Less than one week after President Obama called for an end to so much testing in public schools, we have the results of yet another test to occupy our attention.
Yes, kids, grownups can be exasperating.
But the annual National Assessment of Educational Progress tests, known affectionately as the Nation’s Report Card, is effective in that it illustrates two things. One that the right kind of testing can help schools improve, or at least know where improvement is needed. The other is that Americans never will stop arguing over how to
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make that happen.
That incessant arguing, by the way, isn’t a bad thing. The moment everyone agrees on a way forward is the time you ought to worry. Don’t lie awake at night waiting for that moment, however.
The report card is periodic assessment of how well fourth and eighth graders nationwide do in reading and math. The results this time were not good. Scores dropped nationwide. Fourth graders fell two points in math; eighth graders fell three. In reading, fourth graders stayed about the same, while eighth graders dropped.
This despite No Child Left Behind, the Race to the Top, various state voucher and school grading plans, charter schools, the Common Core and the movie “Waiting for Superman.” The No Child Left Behind law mandated that, by last year, every child was to have reached 100 percent proficiency in math and science. Congress might as well have tried legislating the weather.
The problem, of course, is that the students keep changing, almost as quickly as the programs.
But the Nation’s Report Card had its positive side, too. In Utah, scores are up. They already were higher than the national average, which is to say a shade above inexcusably low.
You won’t be able to explain any of this without having a fight on your hands. But, rest assured, you won’t be the first one to the brawl. This has been going on a long time.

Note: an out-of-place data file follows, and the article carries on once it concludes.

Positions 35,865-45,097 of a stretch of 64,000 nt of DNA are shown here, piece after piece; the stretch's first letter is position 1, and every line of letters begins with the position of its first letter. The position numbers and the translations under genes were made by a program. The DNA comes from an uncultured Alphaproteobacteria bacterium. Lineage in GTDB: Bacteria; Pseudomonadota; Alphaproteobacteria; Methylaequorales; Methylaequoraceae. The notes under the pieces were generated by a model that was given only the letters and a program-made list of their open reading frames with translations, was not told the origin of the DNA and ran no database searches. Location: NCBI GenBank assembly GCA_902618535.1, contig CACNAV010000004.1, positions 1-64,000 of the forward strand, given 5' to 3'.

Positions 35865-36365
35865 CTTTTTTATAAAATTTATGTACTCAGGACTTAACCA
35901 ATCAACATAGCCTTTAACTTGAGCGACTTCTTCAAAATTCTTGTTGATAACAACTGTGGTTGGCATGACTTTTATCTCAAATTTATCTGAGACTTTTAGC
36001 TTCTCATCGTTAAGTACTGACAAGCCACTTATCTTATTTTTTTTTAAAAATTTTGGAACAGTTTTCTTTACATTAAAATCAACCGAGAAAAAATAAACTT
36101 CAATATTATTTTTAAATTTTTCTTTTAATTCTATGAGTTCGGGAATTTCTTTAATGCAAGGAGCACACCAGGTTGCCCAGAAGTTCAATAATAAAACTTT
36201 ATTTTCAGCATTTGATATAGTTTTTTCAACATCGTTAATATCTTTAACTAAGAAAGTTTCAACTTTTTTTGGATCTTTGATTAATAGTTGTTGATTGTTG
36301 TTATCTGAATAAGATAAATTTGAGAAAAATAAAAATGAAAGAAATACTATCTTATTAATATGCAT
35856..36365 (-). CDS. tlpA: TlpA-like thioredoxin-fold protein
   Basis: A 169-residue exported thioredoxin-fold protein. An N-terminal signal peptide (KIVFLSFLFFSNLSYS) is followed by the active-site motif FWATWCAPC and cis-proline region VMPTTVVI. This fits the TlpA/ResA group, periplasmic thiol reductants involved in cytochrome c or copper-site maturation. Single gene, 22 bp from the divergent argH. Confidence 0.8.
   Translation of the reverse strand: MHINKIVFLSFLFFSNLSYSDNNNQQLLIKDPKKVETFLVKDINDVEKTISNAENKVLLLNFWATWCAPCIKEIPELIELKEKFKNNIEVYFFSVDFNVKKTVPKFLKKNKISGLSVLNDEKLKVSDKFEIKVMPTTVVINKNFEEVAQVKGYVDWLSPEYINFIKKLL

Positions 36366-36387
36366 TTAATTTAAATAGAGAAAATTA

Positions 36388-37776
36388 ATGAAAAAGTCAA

Sixty long years have passed since Rudolf Franz Flesch published the book, “Why Johnny can’t read: and what you can do about it.” That led to his own method of teaching, as well as to endless arguments about it.
In one particularly defensive piece in the New York Times in 1955, the dean of education at New York University outlined five fallacies promoted by the critics of education. The first was that schools were not as good as in the old days. He blamed this in part on nostalgia.
That’s an interesting perspective from an age many today view as the good old days. But the truth is no one was keeping track then the way they are now.
And brother, are we ever keeping track. A survey from the Council of the Great City Schools found that students in large urban areas will take about 112 mandatory standardized tests from kindergarten through the 12th grade.
Obviously, they can’t all be necessary, or even helpful. But it would be equally wrong to get rid of all of them.
To be considered proficient or better at math under the nation’s report card, an eighth grader should be able to “solve problems involving a circle graph,” among other things. A proficient reader can “Interpret (a) word as used in an informational text,” among other things.
In Utah, only 44 percent could do the first, and 40 percent the second. That may be a lot better than in 2000, when only 23 percent were proficient in math, or 1998, only 28 percent were proficient in reading. But it’s hardly good enough to stop the arguing; nor should it be.
Neither is the fact that Hispanic students in Utah scored 30.31 points lower than white students, on average — the fourth widest gap in the nation.
As a long-time proponent of radical changes in public education, I am all for continuing the arguments. But these can be effective only if they come free from acrimony, suspicion, misunderstanding and defensiveness, on all sides.
If we can agree on the call to curb excessive testing, we ought to be able to agree to end all those things, too.